Sandy Hogan Is Mad As Hell

And she wants you to read this

Cabo may have come back from hurricane Odile, but it is clear that people would like to retain the cluttered, trashy post-hurricane look.  The resorts may be back, but most of the city looks like a dump (basura).

I was in Mexico City, Cuernavaca and Acapulco in April and those cities are clean.  Chapultepec park, a huge park in Mexico City, was full of people enjoying picnics and playing ball, and there were many, many dogs, but doggy poop was not left behind by insensitive pet owners.  Since it was Santa Semana, it was very crowded, but, amazingly, I saw no litter.  There were no sandwich wrappers, empty bottles or other human debris scattered about.  The streets and sidewalks throughout the city were clean with plenty of trash cans for litter.

can-large.jpgIn Cuernavaca, I found the same lack of trash.  Even though there are vendors in the zocalo every night, by morning, it’s clean.

Acapulco’s beaches were pristine and I watched people carrying trash to trash bins.  No one that I saw simply threw their trash on the ground.

So, what’s with Cabo?  I walk my dog three or four times a day and I’m amazed at all the litter—and lack of trash cans.  The empty lot on the malecon near the Wyndham in downtown Cabo is always full of empty bottles and cans, wrappers from Subway, cups and napkins from Dairy Queen and other assorted trash.  If it’s cleaned up during the day, the next morning new trash has appeared. 

Recently, just as you enter the small lot from the alley, one of our local drug dealers has built himself a shack.  His friends have built a rondavel around the tree in the center of the private lot on the malecon between Wyndham, Plaza Nautica and the Gray Ghost.  Granted they cleaned up much of the trash from the lot which had become a full time basura, however, there are still slabs of broken concrete, paper trash, cans, bottles, plastic bags, human feces and other debris.  This is all on view to those who stroll along the malecon.  What an impression we must make on tourists.  This lot is private property.  Are there no laws or regulations requiring the owners to keep the area clean?  If we don’t have such laws, shouldn’t we? And why isn’t the city doing anything about this?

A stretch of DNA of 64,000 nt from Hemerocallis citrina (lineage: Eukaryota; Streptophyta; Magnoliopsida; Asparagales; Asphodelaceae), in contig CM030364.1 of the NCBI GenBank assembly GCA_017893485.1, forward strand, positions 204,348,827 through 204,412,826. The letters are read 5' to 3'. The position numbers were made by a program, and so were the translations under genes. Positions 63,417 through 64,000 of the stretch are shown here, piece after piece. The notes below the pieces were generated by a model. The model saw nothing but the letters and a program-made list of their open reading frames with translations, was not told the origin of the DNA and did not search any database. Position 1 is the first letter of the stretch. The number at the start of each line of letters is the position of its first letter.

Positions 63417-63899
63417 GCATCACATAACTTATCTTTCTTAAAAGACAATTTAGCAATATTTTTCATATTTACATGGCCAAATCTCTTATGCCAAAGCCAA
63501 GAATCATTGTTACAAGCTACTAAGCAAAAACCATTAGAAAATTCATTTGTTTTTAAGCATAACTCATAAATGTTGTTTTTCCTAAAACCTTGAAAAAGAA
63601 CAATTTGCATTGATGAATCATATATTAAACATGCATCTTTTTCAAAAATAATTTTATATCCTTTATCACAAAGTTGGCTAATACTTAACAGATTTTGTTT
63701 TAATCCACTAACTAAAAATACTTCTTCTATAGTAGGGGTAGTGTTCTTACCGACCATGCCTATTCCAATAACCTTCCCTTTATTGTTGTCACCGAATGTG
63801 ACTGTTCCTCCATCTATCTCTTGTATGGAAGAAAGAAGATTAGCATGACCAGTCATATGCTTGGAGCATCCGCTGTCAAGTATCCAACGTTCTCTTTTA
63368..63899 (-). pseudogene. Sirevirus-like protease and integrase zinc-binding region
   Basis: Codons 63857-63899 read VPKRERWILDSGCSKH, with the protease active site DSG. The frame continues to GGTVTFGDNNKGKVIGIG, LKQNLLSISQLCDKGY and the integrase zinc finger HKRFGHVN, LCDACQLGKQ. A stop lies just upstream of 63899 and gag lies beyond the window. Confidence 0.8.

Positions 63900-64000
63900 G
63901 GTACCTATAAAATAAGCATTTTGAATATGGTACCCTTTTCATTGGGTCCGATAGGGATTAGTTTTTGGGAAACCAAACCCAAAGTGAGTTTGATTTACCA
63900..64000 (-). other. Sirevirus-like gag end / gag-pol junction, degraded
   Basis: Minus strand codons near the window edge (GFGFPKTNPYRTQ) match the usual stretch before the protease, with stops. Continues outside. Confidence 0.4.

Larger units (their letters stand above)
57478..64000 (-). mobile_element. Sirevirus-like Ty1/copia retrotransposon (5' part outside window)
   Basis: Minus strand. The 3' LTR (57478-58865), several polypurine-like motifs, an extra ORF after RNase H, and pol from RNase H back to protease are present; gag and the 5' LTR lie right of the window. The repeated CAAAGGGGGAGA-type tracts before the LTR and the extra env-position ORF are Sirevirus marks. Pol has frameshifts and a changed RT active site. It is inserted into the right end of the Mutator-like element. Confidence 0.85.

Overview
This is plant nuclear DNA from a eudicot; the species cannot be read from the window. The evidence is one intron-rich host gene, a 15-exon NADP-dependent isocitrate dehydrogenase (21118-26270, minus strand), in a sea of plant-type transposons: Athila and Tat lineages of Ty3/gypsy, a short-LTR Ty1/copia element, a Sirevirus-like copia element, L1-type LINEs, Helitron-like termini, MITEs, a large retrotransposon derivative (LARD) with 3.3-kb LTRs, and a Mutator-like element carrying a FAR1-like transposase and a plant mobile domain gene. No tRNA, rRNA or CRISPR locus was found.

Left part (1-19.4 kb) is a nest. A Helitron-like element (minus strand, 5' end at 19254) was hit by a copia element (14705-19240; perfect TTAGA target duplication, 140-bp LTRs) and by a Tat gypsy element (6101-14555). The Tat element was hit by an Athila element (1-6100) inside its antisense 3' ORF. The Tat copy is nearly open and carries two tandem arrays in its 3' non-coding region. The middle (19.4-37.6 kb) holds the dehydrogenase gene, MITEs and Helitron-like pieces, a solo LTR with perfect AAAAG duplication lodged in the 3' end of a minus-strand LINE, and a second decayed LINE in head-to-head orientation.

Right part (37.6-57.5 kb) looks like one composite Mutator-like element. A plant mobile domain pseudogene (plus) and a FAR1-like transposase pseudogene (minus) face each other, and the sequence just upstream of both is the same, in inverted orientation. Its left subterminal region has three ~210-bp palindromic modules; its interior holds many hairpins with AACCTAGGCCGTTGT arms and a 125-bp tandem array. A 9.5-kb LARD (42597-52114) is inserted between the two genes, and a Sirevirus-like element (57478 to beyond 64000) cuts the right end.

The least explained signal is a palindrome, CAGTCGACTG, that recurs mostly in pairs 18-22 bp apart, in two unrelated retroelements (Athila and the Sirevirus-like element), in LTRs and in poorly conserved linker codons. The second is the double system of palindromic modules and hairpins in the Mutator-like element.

We hear so much about greed in government—particularly our local government.  How about some stiff penalties for littering? This could be a good revenue stream for them, I don’t care, if it works to stop the littering.  The government doesn’t even need to be concerned about having Cabo look beautiful, they just need to be greedy.  C’mon City officials, get with it.


One Neighborhood Pitches In


Neighbors in the Brisas del Pacifico West neighborhood are joining together to clean up, light up and keep up safety. 

On a recent Saturday many of them gathered to clean up a street which has become a dumping ground for garbage and dead animals. Dead animals? Yikes!

They spent the morning bagging the garbage, clearing the brush, raking, and of course picking up those dead animals. They vow to continue street by street until all the streets are clean. They are also adding extra lights and signs warning bad guys to stay away. (Hopefully, the bad guys know how to read.) Neighbors also take turns patrolling the neighborhood to make sure all is in order, and everyone is connected by Whatsapp.  If anything happens they are instantly in contact and ready to help each other.

They are working with the police through the program, Vecinos Vigilante, which is similar to the neighborhood watch program in the States. They have met with police representatives and have the  police phone number handy.

This all started about four years ago when they first got together to learn about the Vecinos Vigilante Program and to get to know each other. They assembled a directory with names, phone numbers and emails of all the neighbors, and now have added the list of cars that they all own, so they know when a car does not belong in the neighborhood.

Maria Oroczo, spokeschick for the neighbors, pointed out that in the United States we all  learned about  forest fires from Smoky The Bear, and we were well acquainted with McGruff the dog who suggests we all band together to take a bite out of crime.  “We need to teach our Mexican friends about these programs so they can educate their children,” she suggests.  “It’s a matter of taking pride in our neighborhoods.” ,